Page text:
CLIFTON PARK — Carter Cukerstein is spending one month getting ready for a race that, if everything goes as he’s planning, will be over in less than 6.3 seconds.
On Feb. 5 at Hudson Valley Community College, Cukerstein qualified for the NYSPHSAA indoor track and field championships with his victory in the 55-meter dash at Section II’s state qualifying meet. It was of little surprise, considering that the Shenendehowa senior has been the fastest in the state — and one of the fastest in the nation — over the sprint distance throughout this winter.
But, because Section II’s qualifying meet was scheduled so early due to issues surrounding facility availability, it leaves quite a long time to get ready for such a short race.
“It’s my favorite event,” Cukerstein said. “I’m a short-distance type of runner.”
OK, technically, Cukerstein’s getting ready for two 55-meter races — and two relay heats.
When the state meet finally comes around March 5 at Ocean Breeze Athletic Complex on Staten Island, he’ll have to run in the morning heats of the 55 to make his way to the finals, and he’s also part of a Shenendehowa 4×200-meter relay team that has hopes of a capturing state championship and running a fast enough time to qualify for the New Balance Nationals Indoor Championships later in March.
Still, four weeks is a lot of time to prepare for 510 very fast, very important meters.
“I’m really pushing myself,” Cukerstein said. “Get that endurance so that I can keep my speed the entire time. So, when I run shorter distances, I’ll be able to run at my fastest.”
And really, for Cukerstein, a four-week wait for a state meet is nothing.
It’s really been a two-year wait, through a pandemic and bad injury luck that kept him from showcasing his individual talent on a big stage until this winter.
“Think of the years that he’s put in to show up and run that short, short distance,” Shenendehowa boys’ indoor track coach Jason Burlingame said. “It takes a lot of patience. Track and field is definitely a game of years and seasons, not just weeks and months.”
Cukerstein first emerged two years ago as part of an all-sophomore Shenendehowa 4×200 relay that reached the state championships. Running along with Tyler Dedrick, Michael McElrath and Sean Mercurio, Cukerstein was part of a team that finished ninth in preliminary heats, missing out on the final by less than three-tenths of a second.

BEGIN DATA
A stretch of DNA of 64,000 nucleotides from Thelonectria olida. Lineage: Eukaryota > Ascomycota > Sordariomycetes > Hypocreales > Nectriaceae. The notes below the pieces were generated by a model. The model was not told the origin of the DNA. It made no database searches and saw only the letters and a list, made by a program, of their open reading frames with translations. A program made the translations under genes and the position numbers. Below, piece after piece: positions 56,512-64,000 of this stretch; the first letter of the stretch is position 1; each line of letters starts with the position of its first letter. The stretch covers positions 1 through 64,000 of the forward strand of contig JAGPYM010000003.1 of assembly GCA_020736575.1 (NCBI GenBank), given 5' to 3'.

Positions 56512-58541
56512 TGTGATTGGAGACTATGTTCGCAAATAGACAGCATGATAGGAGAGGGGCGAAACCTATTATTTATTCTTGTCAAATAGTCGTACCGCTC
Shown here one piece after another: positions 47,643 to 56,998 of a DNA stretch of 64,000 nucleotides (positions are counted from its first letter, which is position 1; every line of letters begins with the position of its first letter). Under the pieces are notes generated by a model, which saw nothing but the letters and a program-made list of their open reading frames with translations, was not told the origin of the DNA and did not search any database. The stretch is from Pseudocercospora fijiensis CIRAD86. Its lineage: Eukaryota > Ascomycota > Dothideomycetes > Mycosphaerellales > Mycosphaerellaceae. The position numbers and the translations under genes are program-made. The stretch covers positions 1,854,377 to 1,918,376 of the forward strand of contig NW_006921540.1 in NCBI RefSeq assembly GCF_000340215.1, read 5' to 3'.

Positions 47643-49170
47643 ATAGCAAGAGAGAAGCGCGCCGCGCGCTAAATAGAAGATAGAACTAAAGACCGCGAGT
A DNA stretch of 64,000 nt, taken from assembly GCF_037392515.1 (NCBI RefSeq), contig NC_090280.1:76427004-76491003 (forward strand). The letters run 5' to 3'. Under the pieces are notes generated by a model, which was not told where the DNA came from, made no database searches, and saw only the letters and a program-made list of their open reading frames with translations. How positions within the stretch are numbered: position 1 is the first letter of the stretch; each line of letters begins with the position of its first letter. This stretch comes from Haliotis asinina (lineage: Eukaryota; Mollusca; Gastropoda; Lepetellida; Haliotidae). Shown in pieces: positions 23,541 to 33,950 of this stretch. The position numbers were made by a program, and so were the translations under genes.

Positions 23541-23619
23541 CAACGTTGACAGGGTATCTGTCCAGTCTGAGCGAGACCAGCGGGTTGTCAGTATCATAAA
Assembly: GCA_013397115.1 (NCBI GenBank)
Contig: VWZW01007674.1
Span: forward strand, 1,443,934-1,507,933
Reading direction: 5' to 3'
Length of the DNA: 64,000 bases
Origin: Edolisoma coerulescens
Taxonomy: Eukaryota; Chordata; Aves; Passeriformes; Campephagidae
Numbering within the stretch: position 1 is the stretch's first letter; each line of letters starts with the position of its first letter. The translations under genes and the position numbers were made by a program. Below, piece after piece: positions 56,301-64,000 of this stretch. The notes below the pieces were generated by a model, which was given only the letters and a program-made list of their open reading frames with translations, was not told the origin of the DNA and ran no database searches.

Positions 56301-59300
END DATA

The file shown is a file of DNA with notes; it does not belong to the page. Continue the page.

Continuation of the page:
That meet came on March 7, 2020, and within two weeks would come massive shutdowns as the COVID-19 pandemic struck New York. That meant no sophomore outdoor track season for Cukerstein that spring and, it turned out, no junior indoor season the following winter.
Cukerstein finally got back to sprinting last spring during an abbreviated outdoor season, but even that didn’t go to plan.
He posted Section II’s fastest 100-meter dash time of 10.86 seconds during a May 11 dual meet, but did very little running after that as a hamstring injury forced him to pull up in multiple races before ultimately pulling the plug on the scholastic season and missing the Section II championships.
“I came off football and doing a bunch of different things like that, and I wasn’t excited to stretch as much or do any of that stuff,” Cukerstein said. “My warmup routine wasn’t as good as it is now. So, I had a higher risk of getting injured.”
Still nursing the hamstring injury, Cukerstein came back in mid-June at the New York State Showcase meet, finishing third in the 200 and ninth in the 100.
“The fact that he ran at the end of the season at the State Showcase and even placed and was able to run as fast as he ran on a pretty tender hamstring is remarkable,” Burlingame said.
“Remarkable” is also a pretty apt word to describe Cukerstein’s indoor season this winter.
He’s taking his stretching and warmups “way more seriously” to avoid injury, and the results are showing on the stopwatch.
At the Millrose Games Trials in January, he ran the 55 in 6.27 seconds, a Section II all-time best in the event and just 0.02 seconds off the state record. Then, at the Millrose Games, he was second to Terrell Robinson of Mount Tabor (N.C.) in both the 55 and the 60, with his time of 6.77 in the longer event setting a new state record.
Cukerstein said he felt he could have gone even faster in the 55, but let up a bit in the closing stages of the race when he realized he wasn’t going to catch Robinson.
He’s got more in the tank for a run at the state record at the state meet.
“I can definitely break that,” he said. “I honestly do feel like I can run a low 6.2, high 6.1.”
There’s also the chance to race Robinson, whom Cukerstein ranks second nationally behind in both the 55 and 60, in the 60 at nationals.
“I definitely want to race Terrell again,” he said. “I definitely want to.”